Analysts have been underestimating the expansion of solar energy for nearly two decades, scientists report in a new study released Friday. And that could be a serious problem for the industry and, maybe, the planet.
If policymakers believe solar is growing more slowly than it actually is, they may be less likely to prioritize the kinds of research and development that will help better integrate renewables onto the grid, such as improving battery storage technology. This could lead us to continue relying on more carbon-intensive energy sources.
“I think the most important risk is that the regulatory environment does not adapt in time to a rising share in solar energy,” said lead study author Felix Creutzig, a professor at the Mercator Research Institute on Global Commons and Climate Change, based in Germany.
The paper comes just a day after the release of a much-anticipated study on the electric grid, ordered by Energy Secretary Rick Perry back in April. At the time the study was launched, environmentalists feared the report might be used to bash renewables and were quick to point out that multiple previous studies have concluded that wind and solar can continue to expand significantly without posing a threat to the grid’s reliability. (The final report is somewhat more moderate than some renewable energy advocates had feared, although still favorable to coal and nuclear power.)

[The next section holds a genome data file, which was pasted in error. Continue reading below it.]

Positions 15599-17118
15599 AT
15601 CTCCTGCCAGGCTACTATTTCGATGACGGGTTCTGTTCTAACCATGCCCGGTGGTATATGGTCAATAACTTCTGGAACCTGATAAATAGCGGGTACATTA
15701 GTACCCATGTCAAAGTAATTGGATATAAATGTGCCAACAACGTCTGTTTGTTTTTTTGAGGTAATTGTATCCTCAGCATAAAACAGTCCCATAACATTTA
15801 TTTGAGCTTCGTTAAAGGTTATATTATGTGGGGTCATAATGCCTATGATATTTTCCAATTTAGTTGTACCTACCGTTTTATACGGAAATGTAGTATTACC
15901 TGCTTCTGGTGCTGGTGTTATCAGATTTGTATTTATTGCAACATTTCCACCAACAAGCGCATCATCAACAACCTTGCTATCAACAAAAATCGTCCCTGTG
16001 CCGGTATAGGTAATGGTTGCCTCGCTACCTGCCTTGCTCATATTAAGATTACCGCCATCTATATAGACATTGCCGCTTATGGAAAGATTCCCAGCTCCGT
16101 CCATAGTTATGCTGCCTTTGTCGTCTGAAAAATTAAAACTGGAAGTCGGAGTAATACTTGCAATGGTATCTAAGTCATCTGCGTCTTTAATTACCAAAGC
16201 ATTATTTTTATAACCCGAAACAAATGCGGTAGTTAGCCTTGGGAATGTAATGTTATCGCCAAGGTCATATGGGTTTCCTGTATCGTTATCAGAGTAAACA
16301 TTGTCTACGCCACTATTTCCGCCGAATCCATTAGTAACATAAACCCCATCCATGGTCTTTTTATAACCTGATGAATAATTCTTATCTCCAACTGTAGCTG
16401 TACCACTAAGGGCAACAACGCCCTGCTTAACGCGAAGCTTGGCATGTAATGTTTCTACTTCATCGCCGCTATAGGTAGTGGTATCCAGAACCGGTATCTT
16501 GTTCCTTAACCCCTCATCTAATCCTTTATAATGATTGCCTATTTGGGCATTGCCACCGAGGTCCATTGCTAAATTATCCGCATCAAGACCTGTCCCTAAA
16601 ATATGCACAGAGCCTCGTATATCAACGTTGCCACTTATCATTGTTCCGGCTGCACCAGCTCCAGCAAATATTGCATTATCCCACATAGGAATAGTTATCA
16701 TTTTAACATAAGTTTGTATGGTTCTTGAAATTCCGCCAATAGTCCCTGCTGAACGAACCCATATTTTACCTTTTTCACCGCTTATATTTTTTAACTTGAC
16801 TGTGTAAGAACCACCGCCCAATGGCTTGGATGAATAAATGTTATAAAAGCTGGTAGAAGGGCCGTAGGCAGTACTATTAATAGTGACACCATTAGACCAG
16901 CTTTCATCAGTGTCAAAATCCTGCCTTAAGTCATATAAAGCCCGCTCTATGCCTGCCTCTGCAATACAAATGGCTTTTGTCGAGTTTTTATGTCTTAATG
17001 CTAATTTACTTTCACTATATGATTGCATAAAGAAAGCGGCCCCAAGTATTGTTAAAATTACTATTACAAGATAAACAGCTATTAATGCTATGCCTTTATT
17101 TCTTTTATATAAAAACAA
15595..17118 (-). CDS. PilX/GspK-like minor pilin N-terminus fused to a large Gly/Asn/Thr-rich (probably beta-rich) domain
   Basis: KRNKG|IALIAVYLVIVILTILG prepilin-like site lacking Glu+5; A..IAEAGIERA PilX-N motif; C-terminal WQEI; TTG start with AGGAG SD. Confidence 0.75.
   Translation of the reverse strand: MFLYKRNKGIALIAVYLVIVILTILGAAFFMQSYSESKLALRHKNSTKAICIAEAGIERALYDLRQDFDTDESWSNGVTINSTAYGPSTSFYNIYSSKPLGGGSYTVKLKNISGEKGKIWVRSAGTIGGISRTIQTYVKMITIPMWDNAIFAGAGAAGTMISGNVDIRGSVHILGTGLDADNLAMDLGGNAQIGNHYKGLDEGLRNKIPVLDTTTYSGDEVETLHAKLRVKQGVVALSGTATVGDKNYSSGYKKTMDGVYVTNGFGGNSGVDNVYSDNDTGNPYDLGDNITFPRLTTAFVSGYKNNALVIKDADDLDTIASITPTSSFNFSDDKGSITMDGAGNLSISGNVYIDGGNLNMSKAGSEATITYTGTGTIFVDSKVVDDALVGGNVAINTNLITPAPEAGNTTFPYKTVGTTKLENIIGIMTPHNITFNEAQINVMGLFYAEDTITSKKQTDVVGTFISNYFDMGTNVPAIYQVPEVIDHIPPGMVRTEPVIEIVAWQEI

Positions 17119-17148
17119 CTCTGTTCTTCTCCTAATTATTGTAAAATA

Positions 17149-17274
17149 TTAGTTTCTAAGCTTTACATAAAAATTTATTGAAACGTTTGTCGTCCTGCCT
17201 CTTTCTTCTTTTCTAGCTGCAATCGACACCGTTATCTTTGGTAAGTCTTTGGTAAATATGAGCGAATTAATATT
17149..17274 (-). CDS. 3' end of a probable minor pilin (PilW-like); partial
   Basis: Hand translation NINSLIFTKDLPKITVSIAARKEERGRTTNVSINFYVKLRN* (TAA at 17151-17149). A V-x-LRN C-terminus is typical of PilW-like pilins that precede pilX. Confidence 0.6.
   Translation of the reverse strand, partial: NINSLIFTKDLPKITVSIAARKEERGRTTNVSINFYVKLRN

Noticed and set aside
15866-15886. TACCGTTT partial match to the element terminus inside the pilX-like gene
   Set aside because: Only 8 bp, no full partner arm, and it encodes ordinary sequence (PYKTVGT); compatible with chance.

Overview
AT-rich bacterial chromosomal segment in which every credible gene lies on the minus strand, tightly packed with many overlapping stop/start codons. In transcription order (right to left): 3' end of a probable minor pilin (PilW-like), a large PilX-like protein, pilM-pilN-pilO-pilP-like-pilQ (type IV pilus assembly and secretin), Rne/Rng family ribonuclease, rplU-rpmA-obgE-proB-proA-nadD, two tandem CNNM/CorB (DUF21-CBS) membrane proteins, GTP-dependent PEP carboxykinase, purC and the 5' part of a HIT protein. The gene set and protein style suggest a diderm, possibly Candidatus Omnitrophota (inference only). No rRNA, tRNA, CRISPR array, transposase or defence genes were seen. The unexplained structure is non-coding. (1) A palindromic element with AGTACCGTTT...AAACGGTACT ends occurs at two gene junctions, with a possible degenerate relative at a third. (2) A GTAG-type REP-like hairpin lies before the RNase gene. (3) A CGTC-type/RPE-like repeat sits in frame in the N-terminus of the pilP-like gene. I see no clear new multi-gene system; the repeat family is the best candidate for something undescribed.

The new paper, published Friday in the journal Nature Energy, points out that the deployment of solar energy has consistently outperformed the predictions made by so-called “integrated assessment models,” which are commonly used to evaluate the ways different social, economic and technological factors might mitigate climate change, since at least 1998. For instance, the authors point out, the International Energy Agency has repeatedly predicted growth rates for solar deployment that are anywhere from 16 to 30 percent lower than their actual rates end up being.
The researchers outline a number of reasons for the discrepancy. For one thing, models have often failed to account for the policies different nations have put in place to speed the expansion of renewable energy. In the United States, an investment tax credit supports new solar installations, while other nations around the world have enacted feed-in tariffs, which compensate consumers for any renewable energy they generate (for instance, through their own rooftop solar panels) and provide to the grid.